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Sound Doctrine is for Everyone

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The term “sound doctrine” is a term that I have always associated with people who know more than me. I thought pastors, seminary students, or biblical scholars dealt with doctrine. It never occurred to me that doctrine was something I should be concerned about. It was always over my head and above my pay grade.

In his book, Sound Doctrine, pastor and author Bobby Jamieson helpfully defines sound doctrine as “a summary of the Bible’s teaching (on a certain topic) that is both faithful to the Bible and useful for life.” This definition is simple and clear. The doctrines (summaries of the Bible’s teaching on a topic) that we ascribe to must be faithful to the Bible—the whole Bible. This part of the definition is vitally important for Christians to grasp. The Bible is our absolute standard of truth (John 17:17) and Jesus tells us if we love Him, we will keep His word (John 14:23).

Benefits of Sound Doctrine for the Christian

Over the past eight years, I have sat under the leadership and teaching at Providence Church. During that time I have also become a father and lived as a Christian in a world ravaged and broken by sin and I have come to realize just how important sound doctrine really is. So should you. The second part of Jamieson’s definition is that sound doctrine is useful for life. Here are some of those areas where it becomes useful.

Sound doctrine shows you how to live.

Sound doctrine brings boundaries to the Christian life. Sound doctrine teaches us how God wants us to live (Phil. 1:9-11, Ps. 119:1-8). It gives us a measure by which we can align our lives with God’s Word and ask the question, “Is this true of me?”

Sound doctrine replaces lies with truth.

Sound doctrine equips you to deal with your own emotions. The reality of sin is all around us, and there are many hard things we have to deal with. Our emotions are affected by sin as well. God’s Word tells us that “the heart is deceitful above all things, and desperately sick…” (Jer. 17:9). Our emotions speak loudly at times and tell us lies in the midst of our suffering. Sound doctrine corrects those lies and allows truth to control us instead of our emotions (John 8:31; Prov. 28:26).

Sound doctrine protects you from false doctrine.

This is a big one, especially in our culture of social media where everyone has a platform to share their opinions so freely. There is no place for opinions when it comes to sound doctrine. Sound doctrine is based on what God says, not man. Sound doctrine helps us sniff out false doctrine or teaching from a mile away. False teachers are divisive and mean to pollute the gospel (2 Pet. 2:1-3, 1 Tim. 3:3-5, 2 Tim. 4:3-4, Rom. 16:17). Others may wholeheartedly believe that a doctrine they claim is supported by the Bible (1 Tim. 1:3-7). Either situation requires us to be rooted in sound doctrine so that we can discern what is true (Rom. 12:2) and not be swayed by the enemy (1 Pet. 5:8-9).

Sound doctrine gives you confidence.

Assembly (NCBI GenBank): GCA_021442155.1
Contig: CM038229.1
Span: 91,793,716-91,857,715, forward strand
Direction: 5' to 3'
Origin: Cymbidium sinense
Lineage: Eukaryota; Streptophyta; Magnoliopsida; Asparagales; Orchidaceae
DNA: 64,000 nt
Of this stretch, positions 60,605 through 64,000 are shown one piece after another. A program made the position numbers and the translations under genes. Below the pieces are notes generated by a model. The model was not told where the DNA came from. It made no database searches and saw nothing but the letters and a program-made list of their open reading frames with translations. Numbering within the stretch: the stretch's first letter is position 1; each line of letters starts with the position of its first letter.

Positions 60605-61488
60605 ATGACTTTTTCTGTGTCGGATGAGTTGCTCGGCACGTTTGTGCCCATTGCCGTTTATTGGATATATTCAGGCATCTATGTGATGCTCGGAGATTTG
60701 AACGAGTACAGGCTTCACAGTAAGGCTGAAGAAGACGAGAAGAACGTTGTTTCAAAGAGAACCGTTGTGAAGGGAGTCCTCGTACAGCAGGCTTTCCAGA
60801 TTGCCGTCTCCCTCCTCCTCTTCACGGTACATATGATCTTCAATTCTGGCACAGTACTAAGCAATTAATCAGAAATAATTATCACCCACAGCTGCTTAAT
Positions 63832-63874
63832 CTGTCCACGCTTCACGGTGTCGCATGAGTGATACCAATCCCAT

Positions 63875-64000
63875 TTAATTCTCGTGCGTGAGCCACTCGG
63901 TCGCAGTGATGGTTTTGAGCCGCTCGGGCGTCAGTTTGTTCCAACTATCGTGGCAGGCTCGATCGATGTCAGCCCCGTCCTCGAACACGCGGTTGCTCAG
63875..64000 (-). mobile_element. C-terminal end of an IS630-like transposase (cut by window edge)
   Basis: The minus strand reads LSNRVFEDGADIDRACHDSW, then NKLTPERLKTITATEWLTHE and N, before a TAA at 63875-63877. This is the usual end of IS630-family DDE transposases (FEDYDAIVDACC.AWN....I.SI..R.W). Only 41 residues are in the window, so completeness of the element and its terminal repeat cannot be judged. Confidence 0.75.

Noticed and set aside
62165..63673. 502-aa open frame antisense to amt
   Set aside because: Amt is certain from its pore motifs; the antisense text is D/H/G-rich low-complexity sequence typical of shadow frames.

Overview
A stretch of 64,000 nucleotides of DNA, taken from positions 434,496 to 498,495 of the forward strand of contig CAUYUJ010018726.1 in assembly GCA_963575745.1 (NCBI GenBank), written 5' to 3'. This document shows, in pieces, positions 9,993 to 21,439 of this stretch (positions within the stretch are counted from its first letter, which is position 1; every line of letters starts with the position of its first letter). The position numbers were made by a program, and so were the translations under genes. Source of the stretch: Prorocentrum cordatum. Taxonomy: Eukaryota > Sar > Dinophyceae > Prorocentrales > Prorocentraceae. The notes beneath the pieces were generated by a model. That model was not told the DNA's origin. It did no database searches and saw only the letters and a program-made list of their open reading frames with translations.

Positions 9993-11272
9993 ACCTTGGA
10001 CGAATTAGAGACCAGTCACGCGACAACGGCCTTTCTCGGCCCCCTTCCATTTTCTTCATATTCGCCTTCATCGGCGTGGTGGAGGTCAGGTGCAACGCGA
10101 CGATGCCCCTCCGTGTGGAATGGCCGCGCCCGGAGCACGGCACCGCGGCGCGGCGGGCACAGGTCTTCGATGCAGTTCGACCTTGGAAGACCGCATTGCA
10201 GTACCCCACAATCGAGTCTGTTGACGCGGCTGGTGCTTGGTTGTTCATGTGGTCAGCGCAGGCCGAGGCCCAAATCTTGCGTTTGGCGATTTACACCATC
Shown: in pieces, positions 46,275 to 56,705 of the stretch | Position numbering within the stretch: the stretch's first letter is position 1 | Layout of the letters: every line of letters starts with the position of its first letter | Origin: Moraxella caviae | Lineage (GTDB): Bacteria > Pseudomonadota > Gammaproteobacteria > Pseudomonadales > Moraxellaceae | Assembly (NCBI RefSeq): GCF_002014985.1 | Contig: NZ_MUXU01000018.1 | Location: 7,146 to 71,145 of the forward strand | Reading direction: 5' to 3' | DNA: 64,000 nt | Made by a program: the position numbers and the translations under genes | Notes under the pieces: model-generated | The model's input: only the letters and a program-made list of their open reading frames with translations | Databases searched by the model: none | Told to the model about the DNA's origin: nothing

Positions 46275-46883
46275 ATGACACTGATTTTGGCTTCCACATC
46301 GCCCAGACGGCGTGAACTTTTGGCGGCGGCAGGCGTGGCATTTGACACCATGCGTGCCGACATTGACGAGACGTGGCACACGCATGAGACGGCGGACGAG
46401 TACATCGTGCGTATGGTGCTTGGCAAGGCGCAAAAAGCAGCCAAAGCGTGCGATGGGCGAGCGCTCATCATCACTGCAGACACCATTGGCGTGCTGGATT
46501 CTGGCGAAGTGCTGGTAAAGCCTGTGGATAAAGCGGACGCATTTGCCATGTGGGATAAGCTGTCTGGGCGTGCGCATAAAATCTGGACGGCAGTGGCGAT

Finally, as Christians, we know there are hard truths that people will struggle to accept and inevitably, we will be asked about it. We must endeavor to know what we believe and what the Bible says about it. As Peter encourages, we always need to be ready to give a response for the hope that we have (1 Pet. 3:15).

How can we get sound doctrine (or know that we already have it)?

Be in the Word

If we are to keep God’s word (and have sound doctrine), we must know what His Word says (Deut. 17:19). To know what His Word says, we must read it and hear it regularly (Ps. 1:2). Looking back at our definition above, this means as we read the Bible, we must read it in context of what all of scripture says.

Go to Church

We also digest scripture that leads to sound doctrine by being present at church on Sunday (Heb. 10:25). At Providence, we have the benefit of sitting under excellent expositional preaching each and every Sunday. We walk verse-by-verse so we get a good understanding of what the specific verses are saying, as well as how they fit into the overall canon of scripture. We also learn on Sunday how to read and study scripture as we listen.

Get into a Community Group

Community groups are a good and safe place to work through challenging doctrine and scripture and come to a right understanding of them. Our church leaders are there to help care for, protect, and equip the flock to live a life of faith in the body of Christ. One way they do this is by ensuring that all discussion is rooted in—and when necessary, pointed back to—sound doctrine (Eph. 4:11-14).

Sound doctrine should permeate every day of our lives as Christians (Eph. 5:15-17). It is vital to our sanctification. As we grow in Christlikeness through the power of the Spirit, the Word should increasingly shape everything we say, do, think, and feel. “For the word of God is living and active, sharper than any two-edged sword, piercing to the division of soul and of spirit, of joints and of marrow, and discerning the thoughts and intentions of the heart.” (Heb. 4:12) 

EDITOR’S NOTE: If you would like to be better equipped to understand sound doctrine, consider joining Foundations. This 12-week study of the essential doctrines of the Christian faith kicks off on Wednesday, August 22. Sign up at providencefrisco.com/equip.

Borders 2018Taylor is a professional in the construction industry. Taylor and his wife, Lindsay, have a daughter, Emmie Joy, and are currently waiting on the Lord to grow their family through adoption. Taylor and Lindsay have been covenant members at Providence for almost 8 years. Taylor serves as a community group coach, Redemption Group leader, and has also served as a community group leader. He enjoys spending time with his family, being at the lake, playing softball, and watching Auburn sports.